Querying a full text search field is an interesting experience because what we think we're doing and what's actually happening is so often drastically different, yet the end result is the same. Consider the query:
from index 'test/search' as n where search(n.Search, "princess flower tower").

If you run this query, you'll find that this actually matches the document, even though the word flower is nowhere to be found. That's because of the way RavenDB processes queries on full text search. It's enough that we have any match to be considered enough to return the result. More advanced options, such as phrase queries, are also available when using Lucene directly, such as the following queries:

  • where lucene(n.Search, ' "princess tower" ')
    Phrase query match (note the " in the query) because there's a princess followed by a tower in the text, even though we don't have the ' in the query.
  • where lucene(n.Search, ' "running princess" ')
    Also a match because the word running is followed by a princess (with the stop words removed).
  • where lucene(n.Search, ' "running knight" ')
    Not a match. There's no running followed by knight in the text.

As you probably remember, the lucene() method allows you to drop down directly into the Lucene syntax and compose complex full text search queries. I'm using it here primarily because it allows me to demonstrate the way full text search matches work. They're not quite so simple. You can read more about the full power of Lucene in the online documentation, but I want to focus on understanding how the queries work. Let's take, for example, the search() method and see how it operates.

The search() method accepts the query string you're looking for and passes it to the analyzer for the specified field. It then compares the terms the analyzer returned with the terms already in the index, and if there's a match on any of them, it's considered to be a match for the query. There's also the ranking of the results to take into account. The more terms that are matched by a particular document from the query, the higher it will be in the results. This is affected by such things as the term frequency, the size of the document and a lot of other things that I'm not going to cover but are quite interesting to read about.2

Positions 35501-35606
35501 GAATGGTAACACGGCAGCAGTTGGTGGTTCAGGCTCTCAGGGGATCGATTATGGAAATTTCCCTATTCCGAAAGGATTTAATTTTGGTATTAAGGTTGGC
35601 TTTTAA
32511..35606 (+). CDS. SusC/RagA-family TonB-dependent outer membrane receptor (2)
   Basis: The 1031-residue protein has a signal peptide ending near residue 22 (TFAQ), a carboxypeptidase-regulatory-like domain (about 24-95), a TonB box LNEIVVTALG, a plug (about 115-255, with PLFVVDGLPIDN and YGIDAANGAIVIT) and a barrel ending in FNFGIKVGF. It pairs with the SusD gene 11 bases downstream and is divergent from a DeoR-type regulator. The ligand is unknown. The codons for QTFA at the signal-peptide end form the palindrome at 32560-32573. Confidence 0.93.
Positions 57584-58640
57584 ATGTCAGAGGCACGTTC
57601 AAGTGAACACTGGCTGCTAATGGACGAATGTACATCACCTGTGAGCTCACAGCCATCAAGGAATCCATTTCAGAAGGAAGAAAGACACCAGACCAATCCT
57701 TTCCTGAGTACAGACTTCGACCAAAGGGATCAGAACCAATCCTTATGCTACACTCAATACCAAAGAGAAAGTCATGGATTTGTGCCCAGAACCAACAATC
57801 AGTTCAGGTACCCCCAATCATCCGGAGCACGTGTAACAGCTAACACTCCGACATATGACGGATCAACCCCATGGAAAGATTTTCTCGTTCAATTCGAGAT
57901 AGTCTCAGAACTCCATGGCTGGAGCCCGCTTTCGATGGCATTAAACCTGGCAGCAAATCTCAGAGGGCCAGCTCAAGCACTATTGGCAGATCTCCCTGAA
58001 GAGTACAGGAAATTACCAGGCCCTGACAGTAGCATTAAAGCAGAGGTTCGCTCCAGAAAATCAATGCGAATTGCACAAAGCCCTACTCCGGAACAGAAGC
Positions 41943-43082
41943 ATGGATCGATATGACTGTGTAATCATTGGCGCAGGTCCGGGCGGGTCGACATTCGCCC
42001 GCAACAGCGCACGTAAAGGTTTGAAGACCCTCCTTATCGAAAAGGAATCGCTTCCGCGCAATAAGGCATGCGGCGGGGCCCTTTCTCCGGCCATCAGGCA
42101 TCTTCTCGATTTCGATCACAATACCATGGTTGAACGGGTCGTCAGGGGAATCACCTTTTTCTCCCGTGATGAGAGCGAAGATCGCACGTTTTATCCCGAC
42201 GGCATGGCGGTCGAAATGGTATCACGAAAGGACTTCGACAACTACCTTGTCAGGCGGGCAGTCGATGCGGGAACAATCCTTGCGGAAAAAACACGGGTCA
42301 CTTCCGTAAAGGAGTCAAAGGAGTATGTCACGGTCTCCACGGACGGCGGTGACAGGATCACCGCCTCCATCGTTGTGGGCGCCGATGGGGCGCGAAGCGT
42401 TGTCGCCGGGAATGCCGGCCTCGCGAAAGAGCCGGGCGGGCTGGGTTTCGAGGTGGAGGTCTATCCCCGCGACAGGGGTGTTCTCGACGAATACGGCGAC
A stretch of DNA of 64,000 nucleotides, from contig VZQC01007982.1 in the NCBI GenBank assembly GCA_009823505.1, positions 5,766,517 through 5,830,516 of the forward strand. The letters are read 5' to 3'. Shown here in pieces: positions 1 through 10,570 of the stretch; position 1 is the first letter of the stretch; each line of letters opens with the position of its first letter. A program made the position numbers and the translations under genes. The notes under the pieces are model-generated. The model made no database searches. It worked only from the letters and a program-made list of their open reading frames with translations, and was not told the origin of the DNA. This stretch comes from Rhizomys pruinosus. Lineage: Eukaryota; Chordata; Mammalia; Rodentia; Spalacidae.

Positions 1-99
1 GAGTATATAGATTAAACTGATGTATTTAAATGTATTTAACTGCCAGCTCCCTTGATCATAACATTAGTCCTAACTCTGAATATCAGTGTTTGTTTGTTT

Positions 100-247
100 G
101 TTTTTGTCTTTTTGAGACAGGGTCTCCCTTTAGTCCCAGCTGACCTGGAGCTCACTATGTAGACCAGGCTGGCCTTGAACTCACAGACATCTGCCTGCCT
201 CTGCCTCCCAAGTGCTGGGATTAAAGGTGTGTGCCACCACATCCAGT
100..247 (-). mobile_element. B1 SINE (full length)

What happens when we're making a query on a full text field (one with an analyzer defined) without using search()? Let's see:

  • where n.Search = "princess tower"
    No match. There's no term princess tower for this field.
  • where n.Search = "dragon"
    Match. There's a term dragon for this field.

This is really strange, isn't it? But take a closer look at Figure 10.5, and it will be clear what's going on. There's a term dragon there, and when we use equality comparison, we compare against the terms directly, so we find a dragon but we don't find a single term princess tower. When we use search() or lucene(), we're performing more complex operations, which allows us to do more interesting queries.

For the same reason, it's not meaningful to talk about sorting on a full text field. The value you're sorting on can be any of the terms that were generated by the analyzer for this field. If you want to sort on such a field, you need to index it twice: once as a full text field and once as a normal field. You'll search on the full text field and sort on the normal field.

This leads us nicely to an important discussion: how to work with fields in the index.

Full text search fields

RavenDB doesn't require anything to match between the source document and its index entry. We saw that previously in Listing 10.14, when we indexed a single field from the document three different times, with different analyzers for each field. In many cases, you'll use the same field names, but there's no requirement to do that. This behavior is intentional because it gives you a lot of freedom with regards to how you're able to build your index and perform queries.